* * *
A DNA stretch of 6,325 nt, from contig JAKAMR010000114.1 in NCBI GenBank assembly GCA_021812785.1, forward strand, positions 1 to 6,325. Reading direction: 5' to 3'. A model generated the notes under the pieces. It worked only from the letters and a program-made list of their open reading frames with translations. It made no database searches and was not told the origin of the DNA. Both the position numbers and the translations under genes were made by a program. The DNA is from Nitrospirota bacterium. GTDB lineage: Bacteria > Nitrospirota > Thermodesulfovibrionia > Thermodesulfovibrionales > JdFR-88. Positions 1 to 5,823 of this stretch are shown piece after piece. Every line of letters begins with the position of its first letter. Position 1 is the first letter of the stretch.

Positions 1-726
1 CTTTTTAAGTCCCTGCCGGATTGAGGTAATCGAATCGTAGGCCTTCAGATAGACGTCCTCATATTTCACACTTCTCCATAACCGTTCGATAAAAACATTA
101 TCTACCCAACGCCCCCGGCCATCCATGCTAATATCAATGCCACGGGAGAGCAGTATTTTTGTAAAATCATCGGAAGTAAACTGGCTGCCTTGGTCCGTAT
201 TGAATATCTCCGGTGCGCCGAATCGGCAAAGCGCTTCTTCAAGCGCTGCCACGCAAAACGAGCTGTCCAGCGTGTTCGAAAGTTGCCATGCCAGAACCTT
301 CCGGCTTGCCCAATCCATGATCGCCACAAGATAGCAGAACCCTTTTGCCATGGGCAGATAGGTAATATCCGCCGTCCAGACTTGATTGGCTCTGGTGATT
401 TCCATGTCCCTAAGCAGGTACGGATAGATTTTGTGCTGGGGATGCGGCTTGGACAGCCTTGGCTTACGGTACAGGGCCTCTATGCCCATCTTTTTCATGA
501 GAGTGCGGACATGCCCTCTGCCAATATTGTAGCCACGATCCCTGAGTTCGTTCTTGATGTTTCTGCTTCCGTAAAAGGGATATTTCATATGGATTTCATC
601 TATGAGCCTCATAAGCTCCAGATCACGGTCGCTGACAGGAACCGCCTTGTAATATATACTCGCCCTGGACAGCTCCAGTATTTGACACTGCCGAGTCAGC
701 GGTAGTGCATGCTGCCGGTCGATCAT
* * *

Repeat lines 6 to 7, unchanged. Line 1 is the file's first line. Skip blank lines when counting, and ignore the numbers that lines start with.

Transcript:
301 CCGGCTTGCCCAATCCATGATCGCCACAAGATAGCAGAACCCTTTTGCCATGGGCAGATAGGTAATATCCGCCGTCCAGACTTGATTGGCTCTGGTGATT
401 TCCATGTCCCTAAGCAGGTACGGATAGATTTTGTGCTGGGGATGCGGCTTGGACAGCCTTGGCTTACGGTACAGGGCCTCTATGCCCATCTTTTTCATGA